—Richard M. Wright | Lakewood, CO
Indeed, why would anyone go for a system of peaks and troughs if an alternative system without the troughs existed? Well, the answer is that there is no superior strategy. We all face a simple choice between aiming for peak performance at certain specific times within the year or accepting a lower but more consistent level of performance at all times. Training hard all the time leads first to a performance plateau and then injury. I agree with you that much of the literature conveys the message that periodized training is about following lengthy macrocycles to peak for your one big moment, which simply does not represent reality for most climbers. Periodization, however, doesn’t only work this way. So how can periodized training suit the year-round approach?
Forget the idea of training for a peak months ahead, and instead push yourself forward in smaller cycles, as opposed to a giant tsunami. A great approach is to do a light week, followed by a medium week, a hard week and then a very hard week, rest a week, then peak for a week. The definition of a light week could either be fewer sessions, shorter sessions, easier sessions, or a combination, whereas a harder week involves training at a higher volume and/or intensity and/or frequency. This approach incorporates all the fundamental principles of periodization, namely to start with a recovery period, to build up progressively so that your training gathers momentum and reaches a climax, and then, crucially, to rest/recover again before you injure yourself. With this six-week approach you could, theoretically, reach as many as nine mini-peaks within a year. Bear in mind that it is physiologically impossible to be on top form or to make maximum gains every week, and this ought to sound like a pretty good program for a journeyman climber. You could also do two light weeks, a medium two weeks, a hard two weeks and finally a very hard two weeks, then rest and peak and hence make your “waves” last 12 weeks instead of six. In comparison to the previous example, this would allow you to reach a slightly higher level (temporarily, of course) and keep you at that level for slightly longer, but clearly you would reach this level less frequently. Note that you would experience this elevated level immediately after the recovery week/s, so try to climb well on the crag at this point before resuming the next wave of training.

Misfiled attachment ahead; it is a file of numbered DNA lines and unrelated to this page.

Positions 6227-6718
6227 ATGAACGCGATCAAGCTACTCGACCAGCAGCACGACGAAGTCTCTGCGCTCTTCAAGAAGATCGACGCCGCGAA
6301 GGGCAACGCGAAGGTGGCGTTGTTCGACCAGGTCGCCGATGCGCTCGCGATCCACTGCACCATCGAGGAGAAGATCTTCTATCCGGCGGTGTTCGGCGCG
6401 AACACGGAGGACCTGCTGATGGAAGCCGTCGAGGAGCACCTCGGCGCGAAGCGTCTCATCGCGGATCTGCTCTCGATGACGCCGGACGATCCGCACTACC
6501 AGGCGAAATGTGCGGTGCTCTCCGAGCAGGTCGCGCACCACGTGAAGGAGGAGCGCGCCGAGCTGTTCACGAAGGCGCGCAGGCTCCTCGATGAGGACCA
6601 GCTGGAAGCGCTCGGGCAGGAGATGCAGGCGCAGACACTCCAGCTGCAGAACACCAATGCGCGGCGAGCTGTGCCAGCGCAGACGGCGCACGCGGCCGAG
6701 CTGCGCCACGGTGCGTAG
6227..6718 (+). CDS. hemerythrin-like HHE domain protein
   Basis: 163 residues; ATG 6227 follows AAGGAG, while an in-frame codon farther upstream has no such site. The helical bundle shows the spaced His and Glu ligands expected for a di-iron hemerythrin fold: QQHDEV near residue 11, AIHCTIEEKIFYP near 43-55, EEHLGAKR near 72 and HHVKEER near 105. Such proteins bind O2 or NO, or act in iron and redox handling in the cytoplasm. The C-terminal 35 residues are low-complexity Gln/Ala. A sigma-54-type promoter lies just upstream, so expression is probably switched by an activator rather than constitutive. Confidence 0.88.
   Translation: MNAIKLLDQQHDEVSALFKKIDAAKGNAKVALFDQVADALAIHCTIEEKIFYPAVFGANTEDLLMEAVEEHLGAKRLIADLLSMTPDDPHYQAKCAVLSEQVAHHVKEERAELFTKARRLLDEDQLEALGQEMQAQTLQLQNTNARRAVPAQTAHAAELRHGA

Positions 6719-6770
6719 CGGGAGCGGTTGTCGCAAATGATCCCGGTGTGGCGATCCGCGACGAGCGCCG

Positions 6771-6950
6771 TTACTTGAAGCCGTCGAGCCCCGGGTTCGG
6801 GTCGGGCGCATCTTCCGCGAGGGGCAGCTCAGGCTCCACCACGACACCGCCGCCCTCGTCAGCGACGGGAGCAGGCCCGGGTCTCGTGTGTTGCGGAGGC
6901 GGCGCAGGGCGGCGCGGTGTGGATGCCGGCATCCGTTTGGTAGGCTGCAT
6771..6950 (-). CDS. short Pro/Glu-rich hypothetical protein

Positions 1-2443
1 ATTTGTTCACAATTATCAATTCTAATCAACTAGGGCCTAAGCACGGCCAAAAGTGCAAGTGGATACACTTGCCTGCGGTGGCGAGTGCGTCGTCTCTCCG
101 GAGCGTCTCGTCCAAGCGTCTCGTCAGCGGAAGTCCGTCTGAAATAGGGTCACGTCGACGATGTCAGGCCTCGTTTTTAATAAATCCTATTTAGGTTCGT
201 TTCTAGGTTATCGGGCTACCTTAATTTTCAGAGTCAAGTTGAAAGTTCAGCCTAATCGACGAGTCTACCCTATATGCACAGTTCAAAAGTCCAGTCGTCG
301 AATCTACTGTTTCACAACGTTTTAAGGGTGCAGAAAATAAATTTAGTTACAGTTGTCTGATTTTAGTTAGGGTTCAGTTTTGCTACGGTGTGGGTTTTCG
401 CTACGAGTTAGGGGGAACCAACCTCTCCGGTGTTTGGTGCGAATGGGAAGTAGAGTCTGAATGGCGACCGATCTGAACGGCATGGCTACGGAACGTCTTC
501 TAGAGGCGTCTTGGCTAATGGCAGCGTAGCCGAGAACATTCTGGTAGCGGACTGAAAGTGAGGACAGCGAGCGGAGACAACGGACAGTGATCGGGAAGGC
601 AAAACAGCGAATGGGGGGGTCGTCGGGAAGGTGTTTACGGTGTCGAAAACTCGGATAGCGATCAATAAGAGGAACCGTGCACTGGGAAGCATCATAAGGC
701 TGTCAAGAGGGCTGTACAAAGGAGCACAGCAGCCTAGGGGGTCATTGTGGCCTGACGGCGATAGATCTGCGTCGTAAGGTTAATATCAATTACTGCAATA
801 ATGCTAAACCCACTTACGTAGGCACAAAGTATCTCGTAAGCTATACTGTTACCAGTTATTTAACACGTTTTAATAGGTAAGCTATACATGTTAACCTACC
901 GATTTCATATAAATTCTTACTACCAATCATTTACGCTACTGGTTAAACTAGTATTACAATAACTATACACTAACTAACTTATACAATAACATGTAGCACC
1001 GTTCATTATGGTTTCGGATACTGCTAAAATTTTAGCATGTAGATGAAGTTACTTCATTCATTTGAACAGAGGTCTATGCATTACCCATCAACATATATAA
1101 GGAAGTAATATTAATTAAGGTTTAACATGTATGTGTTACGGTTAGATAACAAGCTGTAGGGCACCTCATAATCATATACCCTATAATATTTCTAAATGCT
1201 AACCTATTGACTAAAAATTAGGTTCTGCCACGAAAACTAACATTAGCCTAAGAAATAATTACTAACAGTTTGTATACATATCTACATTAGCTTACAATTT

The next detail is to schedule your climbing trips and to allocate themes to training waves that correspond with the desired type of climbing. In other words, a month or two prior to a bouldering trip, you would do two or three strength sessions and one endurance session within a given week. Alternatively, running up to a sport-climbing trip, you would do two or three endurance sessions to one strength session. To me, this concept of “prioritized phasing,” rather than the notion of long-term peaking, is the most useful component of periodized training for the majority of climbers.
Clearly, if you don’t know when you are going to be going bouldering or doing routes outside, simply alternate between a strength-prioritized cycle and an endurance-prioritized cycle. This way the body will be subjected to correctly organized and themed training stimuli, and change should kick in before you stagnate.
Another refinement is to run slightly longer waves to address your weaknesses. For example, those with poor endurance could run two-month endurance phases and one-month strength phases in continuous succession. Again, these phases can be repeated indefinitely provided you use the wave concept and that they always commence after a period of recovery. The million-dollar question is whether this approach will produce better gains in the long term than the better-documented approach of going for a big peak only once or twice within a year. There are few convincing test results here so please keep a training diary and let me know how you get on by logging onto my forum at rockandice.com